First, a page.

We chose the southernmost of the three gullies to ascend (climbers right), fueled up with some disgusting, soggy, and utterly unappetizing sandwich (which happened to be wrapped in Subway garb), geared up with crampons and ice axe, stashed our snowshoes, and began our ascent.
Start up the face
View south near the beginning
It was straightforward climbing on some solid, consolidated snow. Initially it was perhaps (according to my internal inclinometer ) 35 degrees, angling to roughly 40 degrees (with some slightly steeper parts) after the first chokepoint and remaining steady after that.
Face begins to steepen
Another view of the majestic San Juans
I was not feeling my best and was bonking pretty hard. I had barely been able to get any of my sodden food down and my stomach thought it was a good time for some deathmetal auditions, complete with a mosh pit cacaphony. Needless to say, not my strongest day climbing. Jamie was strong and forged ahead, making quick work of this long face.
Jamie making tracks!
Soon we were through the upper rock pinnacles that guard the broad shoulder, upon which the standard route lay.
Steepest part before pinnacles
After the pinnacles, there was some minor scrambling to be had on loose rock and snow, but nothing too intense.
Scramble through pinnacles
Once through this, the views of the San Juans were magnificent as usual! A stunning reminder of why the suffering is all worth it.
San Juan views
However, the quasi-triumph over this eruption of earth was short lived as fresh storm squalls were angrily making their way accross the valley to our lofty perch.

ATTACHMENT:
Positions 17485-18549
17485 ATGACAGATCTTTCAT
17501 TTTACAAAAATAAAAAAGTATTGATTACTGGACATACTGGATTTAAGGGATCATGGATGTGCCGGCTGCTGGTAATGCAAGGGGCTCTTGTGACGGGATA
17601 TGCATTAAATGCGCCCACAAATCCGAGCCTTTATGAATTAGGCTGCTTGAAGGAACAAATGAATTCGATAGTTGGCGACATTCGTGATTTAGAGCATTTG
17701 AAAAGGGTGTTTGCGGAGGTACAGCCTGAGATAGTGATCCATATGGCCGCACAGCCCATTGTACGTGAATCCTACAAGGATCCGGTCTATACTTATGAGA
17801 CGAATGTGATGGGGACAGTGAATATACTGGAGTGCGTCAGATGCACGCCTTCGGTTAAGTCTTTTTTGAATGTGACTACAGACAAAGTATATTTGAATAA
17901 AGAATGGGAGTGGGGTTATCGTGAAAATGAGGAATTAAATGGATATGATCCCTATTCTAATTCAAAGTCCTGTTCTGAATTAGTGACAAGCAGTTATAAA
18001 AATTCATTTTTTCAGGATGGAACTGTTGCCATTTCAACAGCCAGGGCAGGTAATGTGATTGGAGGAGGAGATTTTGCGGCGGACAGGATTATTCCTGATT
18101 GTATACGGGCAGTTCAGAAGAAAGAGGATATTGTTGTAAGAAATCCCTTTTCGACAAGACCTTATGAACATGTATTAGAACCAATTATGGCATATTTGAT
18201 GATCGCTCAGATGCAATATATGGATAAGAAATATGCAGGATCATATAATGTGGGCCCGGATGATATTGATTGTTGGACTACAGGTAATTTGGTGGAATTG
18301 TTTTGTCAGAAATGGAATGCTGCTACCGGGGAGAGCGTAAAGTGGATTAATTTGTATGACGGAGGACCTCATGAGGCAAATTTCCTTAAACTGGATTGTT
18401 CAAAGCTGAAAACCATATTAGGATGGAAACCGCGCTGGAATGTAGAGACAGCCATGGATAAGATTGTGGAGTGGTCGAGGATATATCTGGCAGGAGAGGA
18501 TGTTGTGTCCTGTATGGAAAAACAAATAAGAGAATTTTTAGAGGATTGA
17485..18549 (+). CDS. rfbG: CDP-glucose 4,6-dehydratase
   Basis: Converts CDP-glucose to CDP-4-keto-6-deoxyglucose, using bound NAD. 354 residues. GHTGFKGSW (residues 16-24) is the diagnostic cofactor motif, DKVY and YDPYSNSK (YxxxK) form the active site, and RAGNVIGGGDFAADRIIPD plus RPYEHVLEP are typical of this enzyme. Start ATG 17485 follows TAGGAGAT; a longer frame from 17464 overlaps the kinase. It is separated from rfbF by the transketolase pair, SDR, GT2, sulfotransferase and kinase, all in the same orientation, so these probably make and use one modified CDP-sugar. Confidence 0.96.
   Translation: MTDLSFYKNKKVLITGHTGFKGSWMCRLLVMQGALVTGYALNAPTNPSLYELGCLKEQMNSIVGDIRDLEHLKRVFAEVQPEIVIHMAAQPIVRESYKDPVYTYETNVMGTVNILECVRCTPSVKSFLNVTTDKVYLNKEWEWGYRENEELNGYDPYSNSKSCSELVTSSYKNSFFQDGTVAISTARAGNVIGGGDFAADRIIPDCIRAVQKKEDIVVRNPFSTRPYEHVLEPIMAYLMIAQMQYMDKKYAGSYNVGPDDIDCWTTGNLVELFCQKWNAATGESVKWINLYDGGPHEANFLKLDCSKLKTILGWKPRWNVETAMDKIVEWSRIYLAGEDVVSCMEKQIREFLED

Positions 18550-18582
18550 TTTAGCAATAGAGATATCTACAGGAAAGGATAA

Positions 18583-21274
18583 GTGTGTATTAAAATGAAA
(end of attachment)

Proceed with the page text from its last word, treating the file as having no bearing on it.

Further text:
I watched as one engulfed Wetterhorn and Matterhorn, targeting us as it's next victims.
Wetterhorn getting engulfed
Me with the summit behind
The summit views were, unfortunately, nothing but views of grey sky and moss rock playing to the soundtrack of the wind. Regardless, it was a sweet victory, as the halfway point of our journey had been reached. I was to be denied any visual pleasures from this ascent until later in the day.
We snapped a few pictures, more for ritual than for any other reason, and then scurried down to get out of this maelstrom.
Sure enough, upon reaching the shoulder, the storm abated and we had views again. I thought about going back up to the summit, but seeing as there were numerous other storms swirling about, I felt it most prudent to continue the descent with my partner down the west face. Our glissade tracks looked like a giant you-know-what stain behind us due to the desert dust coating.
Clearing squall (of course)
We took turns glissading for safety's sake. Sliding down to each choke point and waiting for the other, and then continuing on.
About to glissade
At the base of the climb, we congratulated each other, and Jamie took off to climb another 13er on the way back to the trailhead. Ah to have 6 years of youth back and a cross country runner's physique!!! I elected to just follow our track, meandering back to the trailhead where we would meet up.
I was treated to some magnificent views, including a coyote, magic ferns and other wonderous things that forced me to take way too many pictures! When I got the trailhead, Steve pulled up with the pizza...talk about good timing! Thanks Steve!
Some other pictures taken from the area
Majestic Wetterhorn sheds the remnants of the last storm
Wetterhorn looking sexy
Tendrils of a frozen wonderland
Medicinal Fuzzijuana Fern20
Remnants of a time past
Is there anybody out there?
Just knock if you can hear me...
Thanks for reading, see you on the trail!
Thumbnails for uploaded photos (click to open slideshow):